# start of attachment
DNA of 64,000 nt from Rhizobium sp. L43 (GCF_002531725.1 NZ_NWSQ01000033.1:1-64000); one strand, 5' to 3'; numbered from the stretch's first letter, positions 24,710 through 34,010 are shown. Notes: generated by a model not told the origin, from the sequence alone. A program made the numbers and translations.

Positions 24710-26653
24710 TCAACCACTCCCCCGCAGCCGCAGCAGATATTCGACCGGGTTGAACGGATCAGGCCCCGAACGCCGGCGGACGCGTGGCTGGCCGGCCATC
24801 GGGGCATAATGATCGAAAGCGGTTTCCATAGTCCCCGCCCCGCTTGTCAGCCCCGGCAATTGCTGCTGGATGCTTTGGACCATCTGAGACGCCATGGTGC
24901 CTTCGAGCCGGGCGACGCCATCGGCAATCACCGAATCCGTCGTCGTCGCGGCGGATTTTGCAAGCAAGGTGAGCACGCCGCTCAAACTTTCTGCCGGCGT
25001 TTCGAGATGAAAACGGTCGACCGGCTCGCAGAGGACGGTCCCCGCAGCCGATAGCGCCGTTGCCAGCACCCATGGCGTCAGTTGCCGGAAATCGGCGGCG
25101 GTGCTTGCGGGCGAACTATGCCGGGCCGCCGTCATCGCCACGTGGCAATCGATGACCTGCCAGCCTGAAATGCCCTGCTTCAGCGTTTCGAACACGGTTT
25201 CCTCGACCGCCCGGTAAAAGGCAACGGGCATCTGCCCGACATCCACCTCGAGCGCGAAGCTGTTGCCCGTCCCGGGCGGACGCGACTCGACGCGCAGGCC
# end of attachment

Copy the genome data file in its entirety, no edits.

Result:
DNA of 64,000 nt from Rhizobium sp. L43 (GCF_002531725.1 NZ_NWSQ01000033.1:1-64000); one strand, 5' to 3'; numbered from the stretch's first letter, positions 24,710 through 34,010 are shown. Notes: generated by a model not told the origin, from the sequence alone. A program made the numbers and translations.

Positions 24710-26653
24710 TCAACCACTCCCCCGCAGCCGCAGCAGATATTCGACCGGGTTGAACGGATCAGGCCCCGAACGCCGGCGGACGCGTGGCTGGCCGGCCATC
24801 GGGGCATAATGATCGAAAGCGGTTTCCATAGTCCCCGCCCCGCTTGTCAGCCCCGGCAATTGCTGCTGGATGCTTTGGACCATCTGAGACGCCATGGTGC
24901 CTTCGAGCCGGGCGACGCCATCGGCAATCACCGAATCCGTCGTCGTCGCGGCGGATTTTGCAAGCAAGGTGAGCACGCCGCTCAAACTTTCTGCCGGCGT
25001 TTCGAGATGAAAACGGTCGACCGGCTCGCAGAGGACGGTCCCCGCAGCCGATAGCGCCGTTGCCAGCACCCATGGCGTCAGTTGCCGGAAATCGGCGGCG
25101 GTGCTTGCGGGCGAACTATGCCGGGCCGCCGTCATCGCCACGTGGCAATCGATGACCTGCCAGCCTGAAATGCCCTGCTTCAGCGTTTCGAACACGGTTT
25201 CCTCGACCGCCCGGTAAAAGGCAACGGGCATCTGCCCGACATCCACCTCGAGCGCGAAGCTGTTGCCCGTCCCGGGCGGACGCGACTCGACGCGCAGGCC